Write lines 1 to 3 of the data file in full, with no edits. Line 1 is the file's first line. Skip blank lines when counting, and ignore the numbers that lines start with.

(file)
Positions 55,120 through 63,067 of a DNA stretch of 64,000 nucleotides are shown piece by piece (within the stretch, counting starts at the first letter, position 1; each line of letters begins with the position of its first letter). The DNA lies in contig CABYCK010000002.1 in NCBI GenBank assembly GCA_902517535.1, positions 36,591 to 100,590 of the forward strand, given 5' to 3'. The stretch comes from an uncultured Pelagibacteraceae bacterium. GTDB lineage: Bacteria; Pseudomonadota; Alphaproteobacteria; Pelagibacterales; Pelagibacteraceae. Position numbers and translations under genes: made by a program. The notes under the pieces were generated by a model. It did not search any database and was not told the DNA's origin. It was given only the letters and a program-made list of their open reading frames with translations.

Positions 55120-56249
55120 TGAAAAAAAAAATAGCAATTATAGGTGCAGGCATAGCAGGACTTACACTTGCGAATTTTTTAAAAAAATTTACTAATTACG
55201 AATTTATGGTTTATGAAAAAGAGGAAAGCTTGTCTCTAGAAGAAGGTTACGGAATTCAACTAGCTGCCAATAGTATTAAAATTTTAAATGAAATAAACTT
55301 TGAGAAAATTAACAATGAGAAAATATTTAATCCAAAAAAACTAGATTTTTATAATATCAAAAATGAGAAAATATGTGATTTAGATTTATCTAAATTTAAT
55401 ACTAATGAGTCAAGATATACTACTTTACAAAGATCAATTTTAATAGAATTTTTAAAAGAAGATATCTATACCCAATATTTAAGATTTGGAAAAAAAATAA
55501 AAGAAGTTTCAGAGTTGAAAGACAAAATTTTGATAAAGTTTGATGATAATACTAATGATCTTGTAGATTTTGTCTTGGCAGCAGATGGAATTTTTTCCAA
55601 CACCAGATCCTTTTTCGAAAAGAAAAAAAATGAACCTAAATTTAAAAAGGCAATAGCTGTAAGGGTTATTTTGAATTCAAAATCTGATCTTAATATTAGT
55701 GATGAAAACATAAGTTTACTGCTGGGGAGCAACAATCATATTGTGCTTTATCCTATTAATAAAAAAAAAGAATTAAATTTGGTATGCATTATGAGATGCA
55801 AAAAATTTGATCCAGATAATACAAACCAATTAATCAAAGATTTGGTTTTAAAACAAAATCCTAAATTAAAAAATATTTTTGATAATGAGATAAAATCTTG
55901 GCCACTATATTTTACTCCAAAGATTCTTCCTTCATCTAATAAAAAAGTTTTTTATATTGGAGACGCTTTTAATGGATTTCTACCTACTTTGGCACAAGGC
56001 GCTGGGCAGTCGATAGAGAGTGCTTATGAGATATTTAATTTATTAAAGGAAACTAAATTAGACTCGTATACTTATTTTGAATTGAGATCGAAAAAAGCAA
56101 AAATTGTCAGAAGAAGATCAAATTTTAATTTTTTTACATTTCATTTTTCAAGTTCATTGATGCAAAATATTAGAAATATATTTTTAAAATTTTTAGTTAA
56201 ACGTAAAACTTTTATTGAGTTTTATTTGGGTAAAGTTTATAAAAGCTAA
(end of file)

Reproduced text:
Positions 55,120 through 63,067 of a DNA stretch of 64,000 nucleotides are shown piece by piece (within the stretch, counting starts at the first letter, position 1; each line of letters begins with the position of its first letter). The DNA lies in contig CABYCK010000002.1 in NCBI GenBank assembly GCA_902517535.1, positions 36,591 to 100,590 of the forward strand, given 5' to 3'. The stretch comes from an uncultured Pelagibacteraceae bacterium. GTDB lineage: Bacteria; Pseudomonadota; Alphaproteobacteria; Pelagibacterales; Pelagibacteraceae. Position numbers and translations under genes: made by a program. The notes under the pieces were generated by a model. It did not search any database and was not told the DNA's origin. It was given only the letters and a program-made list of their open reading frames with translations.

Positions 55120-56249
55120 TGAAAAAAAAAATAGCAATTATAGGTGCAGGCATAGCAGGACTTACACTTGCGAATTTTTTAAAAAAATTTACTAATTACG